National Australia Bank has launched a new loan to help farmers buy their first properties in the face of soaring land prices.
Lower equity requirements and terms of up to 30 years are the two big features of the NAB's Future Farmer loan designed to help farmers fund their first farm or manage succession.
NAB Executive Regional and Agribusiness Julie Rynski said the loan had been in the works for about eight months, after the bank decided it would find a way to help people into farm ownership.
"I was reading an article about a Queensland manager who was looking to purchase a property that he'd been working on for a number of years because the farmer wanted to get out and he just didn't have the equity," she said.
"And I thought, wow, it feels like something that we should look at."
Ms Rynski said the normal interest rates would apply to the Future Farmers loans to "make it fair" to the bank's existing customers but, because the terms could be as long as 30 years, principal repayments would be easier to manage.
While Ms Rynski said she couldn't reveal how little equity was required to secure one of the loans, she said applicants would need to be able to demonstrate solid farming experience in order to be successful and off-farm income earned by themselves or family would also be considered.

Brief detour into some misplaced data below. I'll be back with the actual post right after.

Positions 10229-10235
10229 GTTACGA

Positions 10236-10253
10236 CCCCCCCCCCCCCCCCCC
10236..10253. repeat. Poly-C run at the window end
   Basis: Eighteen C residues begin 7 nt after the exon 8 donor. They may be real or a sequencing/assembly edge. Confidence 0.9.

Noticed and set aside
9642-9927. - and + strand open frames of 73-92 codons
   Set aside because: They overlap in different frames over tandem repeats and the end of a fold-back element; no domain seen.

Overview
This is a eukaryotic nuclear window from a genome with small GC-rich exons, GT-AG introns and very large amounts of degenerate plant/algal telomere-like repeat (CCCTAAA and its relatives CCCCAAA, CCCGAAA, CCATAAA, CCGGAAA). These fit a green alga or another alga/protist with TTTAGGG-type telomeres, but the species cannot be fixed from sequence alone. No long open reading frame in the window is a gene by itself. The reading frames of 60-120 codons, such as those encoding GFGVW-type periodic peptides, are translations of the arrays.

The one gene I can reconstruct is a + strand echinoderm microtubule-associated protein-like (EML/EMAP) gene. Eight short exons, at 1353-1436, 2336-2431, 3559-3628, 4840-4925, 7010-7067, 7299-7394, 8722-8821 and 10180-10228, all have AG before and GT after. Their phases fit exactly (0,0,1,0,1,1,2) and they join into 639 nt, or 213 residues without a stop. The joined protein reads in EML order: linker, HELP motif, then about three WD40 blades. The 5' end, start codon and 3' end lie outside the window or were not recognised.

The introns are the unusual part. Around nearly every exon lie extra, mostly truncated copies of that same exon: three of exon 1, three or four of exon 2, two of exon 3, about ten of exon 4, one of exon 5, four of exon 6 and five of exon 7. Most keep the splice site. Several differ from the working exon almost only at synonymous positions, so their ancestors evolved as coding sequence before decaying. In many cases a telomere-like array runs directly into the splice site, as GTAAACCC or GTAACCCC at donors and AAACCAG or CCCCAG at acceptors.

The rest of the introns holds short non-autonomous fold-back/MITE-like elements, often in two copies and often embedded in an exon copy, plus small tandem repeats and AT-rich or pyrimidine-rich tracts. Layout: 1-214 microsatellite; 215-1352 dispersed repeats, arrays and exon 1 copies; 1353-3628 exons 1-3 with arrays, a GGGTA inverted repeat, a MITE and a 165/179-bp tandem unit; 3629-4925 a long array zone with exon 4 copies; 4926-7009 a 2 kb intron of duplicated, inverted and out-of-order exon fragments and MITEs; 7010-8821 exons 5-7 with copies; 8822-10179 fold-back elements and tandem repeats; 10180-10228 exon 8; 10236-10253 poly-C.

"It's not always young people, but people who potentially have been doing this type of work for a period of time and then get an opportunity to to own their own piece of land," she said.
"It's just a way for us to say, if they've got the experience and we know that they will be able to make this sustainable and profitable for their own purposes, that we're happy to support them in a very different way, which is less deposit and more return."
The Future Farmers loan would be just as suitable for farmers needing to buy out siblings as part of a family succession process, Ms Rynski said.
The loans would still need to comply with regulatory requirements regarding affordability but represented movement within the bank's own parameters although, Ms Rynski said, NAB recognised that low-equity loans were not ideal for most businesses.
"The reality is that there is some risk associated with it," she said.
"There is, absolutely, and in actual fact, not everybody wants a 30-year farm loan because, if you think about the fabulous seasons people are currently having, most farm loans don't actually go the same length of time that a homeowner has.
"They have the ability to have quite outstanding seasons from time to time and then sadly, some not so good, so they usually try and shorten their timeframe."
Those with a Future Farmers loan would be paired with one of the bank's agriculture specialists to help manage their finances and be offered a subscription to accounting package, Xero, for better oversight of their position.
"I think we are Australia's largest agri bank, we're passionate about it and we know that, for agriculture to be successful, we need to support the next generation," Ms Rynski said.
"The total number of farmers are decreasing year on year and you know, we just want to support whoever we can."